New telecom provider courts Lumberland
GLEN SPEY, NY — It might be the first hint of change, or it might be a new negotiating point for the town, but it appears there is a new kid in the Lumberland telecommunications market.
Ray Brzezkinski and Terry Flood, representatives of FirstLight, a long-line regional telecom provider in New York and New England, introduced their company to the town board last week.
Brzezkinski, the company’s senior sales director, described the alternate provider as the largest regional provider, with 14,000 route miles of company-owned fiber-optic cable in place and recent growth exceeding 400%. “We’re very local and we offer new technology that you may not be familiar with,” he said
Flood, a former Frontier employee who lives in Orange County, said the company is already contracting with the Eldred Central School District (ECS) for its buildings in Eldred and Glen Spey, plus Camp Lokauda and Brookwood Camp, and has cable in place along Haring and Proctor roads. “We’re right outside on the poles,” he said. “We’re not Frontier, not copper. We own our fiber network, and it’s not susceptible to weather problems like copper,” he added.
The town government currently has Frontier telephone service and Time-Warner internet service, which is now called Spectrum. But the state Public Service Commission (PSC) has dropped its franchise agreement with Charter Communications, the company that owns Spectrum, which amounts to ordering Charter to leave the state by the end of this year. Charter and the PSC were still negotiating in September, but if the order stands, Frontier is rumored to assume the Spectrum service, which includes Time-Warner Cable.
FirstLight is not now offering TV service. A town government switch of providers would not impact cable TV subscribers until a competitive TV franchise provider appears. But Lumberland government has a history with Time-Warner that might make a switch to a competitive service more attractive.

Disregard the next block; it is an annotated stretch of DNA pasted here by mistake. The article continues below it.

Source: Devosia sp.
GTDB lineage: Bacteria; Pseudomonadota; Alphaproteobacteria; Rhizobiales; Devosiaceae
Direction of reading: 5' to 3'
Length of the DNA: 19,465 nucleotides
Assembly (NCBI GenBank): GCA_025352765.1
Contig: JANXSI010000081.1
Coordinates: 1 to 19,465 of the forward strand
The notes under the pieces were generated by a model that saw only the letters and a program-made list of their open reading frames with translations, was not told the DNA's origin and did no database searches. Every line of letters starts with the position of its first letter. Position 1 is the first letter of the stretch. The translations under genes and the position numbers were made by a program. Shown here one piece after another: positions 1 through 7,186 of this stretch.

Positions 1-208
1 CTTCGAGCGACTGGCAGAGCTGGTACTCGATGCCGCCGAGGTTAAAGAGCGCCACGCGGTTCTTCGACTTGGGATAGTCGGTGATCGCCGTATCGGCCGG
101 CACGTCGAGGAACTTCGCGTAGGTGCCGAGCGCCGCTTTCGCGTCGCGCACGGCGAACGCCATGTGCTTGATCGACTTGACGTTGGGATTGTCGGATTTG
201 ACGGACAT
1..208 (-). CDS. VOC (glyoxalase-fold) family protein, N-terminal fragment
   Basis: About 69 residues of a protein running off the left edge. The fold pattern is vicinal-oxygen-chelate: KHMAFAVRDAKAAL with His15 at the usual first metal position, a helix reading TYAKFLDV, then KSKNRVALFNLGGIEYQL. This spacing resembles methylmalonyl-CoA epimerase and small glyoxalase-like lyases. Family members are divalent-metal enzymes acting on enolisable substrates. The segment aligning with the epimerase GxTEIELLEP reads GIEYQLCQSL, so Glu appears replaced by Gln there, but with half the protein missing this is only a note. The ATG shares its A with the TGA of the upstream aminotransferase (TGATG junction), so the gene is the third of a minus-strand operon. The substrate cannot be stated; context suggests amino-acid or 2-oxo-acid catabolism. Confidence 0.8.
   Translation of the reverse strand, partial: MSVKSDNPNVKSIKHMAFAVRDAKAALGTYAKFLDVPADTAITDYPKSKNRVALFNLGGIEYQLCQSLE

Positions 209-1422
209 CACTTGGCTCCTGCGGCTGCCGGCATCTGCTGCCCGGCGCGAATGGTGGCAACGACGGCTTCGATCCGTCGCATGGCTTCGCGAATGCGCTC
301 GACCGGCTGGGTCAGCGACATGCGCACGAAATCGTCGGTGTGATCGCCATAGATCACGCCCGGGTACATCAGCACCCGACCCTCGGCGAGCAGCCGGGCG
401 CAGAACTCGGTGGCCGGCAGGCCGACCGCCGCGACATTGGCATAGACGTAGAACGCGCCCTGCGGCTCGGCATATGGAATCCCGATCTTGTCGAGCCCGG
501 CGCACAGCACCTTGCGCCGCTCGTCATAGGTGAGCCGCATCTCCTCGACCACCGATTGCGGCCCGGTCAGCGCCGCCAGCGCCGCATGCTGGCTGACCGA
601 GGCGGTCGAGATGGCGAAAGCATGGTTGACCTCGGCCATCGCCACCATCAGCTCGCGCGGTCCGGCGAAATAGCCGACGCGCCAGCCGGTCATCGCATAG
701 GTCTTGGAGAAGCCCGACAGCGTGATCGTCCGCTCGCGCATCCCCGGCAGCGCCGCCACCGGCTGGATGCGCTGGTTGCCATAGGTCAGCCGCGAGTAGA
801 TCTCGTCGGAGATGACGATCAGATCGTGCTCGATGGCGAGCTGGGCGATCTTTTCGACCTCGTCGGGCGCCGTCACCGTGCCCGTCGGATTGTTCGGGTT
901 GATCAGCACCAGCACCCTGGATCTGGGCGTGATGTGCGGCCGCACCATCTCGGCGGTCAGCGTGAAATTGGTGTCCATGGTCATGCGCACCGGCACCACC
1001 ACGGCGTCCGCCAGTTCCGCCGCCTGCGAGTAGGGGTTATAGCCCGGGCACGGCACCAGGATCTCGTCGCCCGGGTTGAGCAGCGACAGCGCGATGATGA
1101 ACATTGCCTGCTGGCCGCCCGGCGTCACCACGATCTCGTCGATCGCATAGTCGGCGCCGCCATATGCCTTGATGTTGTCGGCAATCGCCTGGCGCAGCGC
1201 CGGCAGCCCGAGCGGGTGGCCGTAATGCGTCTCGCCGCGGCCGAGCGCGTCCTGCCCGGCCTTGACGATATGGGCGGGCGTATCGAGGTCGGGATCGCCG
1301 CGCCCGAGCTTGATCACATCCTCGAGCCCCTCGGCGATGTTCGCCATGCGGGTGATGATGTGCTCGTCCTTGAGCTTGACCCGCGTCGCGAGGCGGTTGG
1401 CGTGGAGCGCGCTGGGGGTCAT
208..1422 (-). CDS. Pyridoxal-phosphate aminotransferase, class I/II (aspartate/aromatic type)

In September 2016, Supervisor Jenny Mellan announced that an audit of Time-Warner Cable (TWC) franchise payments had revealed that the town had received monthly franchise payments at a rate of 3% over a six-year period, when the agreement the town had signed called for 5%. She then said the missing 2% over the period amounted to $43,748, according to the forensic audit conducted by the Cohen Law Group of New York City. Time-Warner later confirmed that the company owed the town “a little over $40,000” for a multi-year underpayment.
Mellan did not attend the town board’s November meeting, and the board did not comment on the FirstLight presentation.
In other business, the board noted last week’s final adoption of the town’s $2,552,530 budget and the fire department contract which provides $210,000 in the first year of a new three-year deal. The board also approved a request for a school speed zone reduction at the McKenzie School, the $41,823 purchase of a new constables’ all-wheel-drive patrol vehicle, $5,075 for the purchase of seven constables’ safety vests under a 50-50 grant with the U.S. Department of Transportation and an agreement to allow ECS to purchase road salt from the town. The board also noted the Thanksgiving Day community dinner at the town hall, 1 to 5 p.m.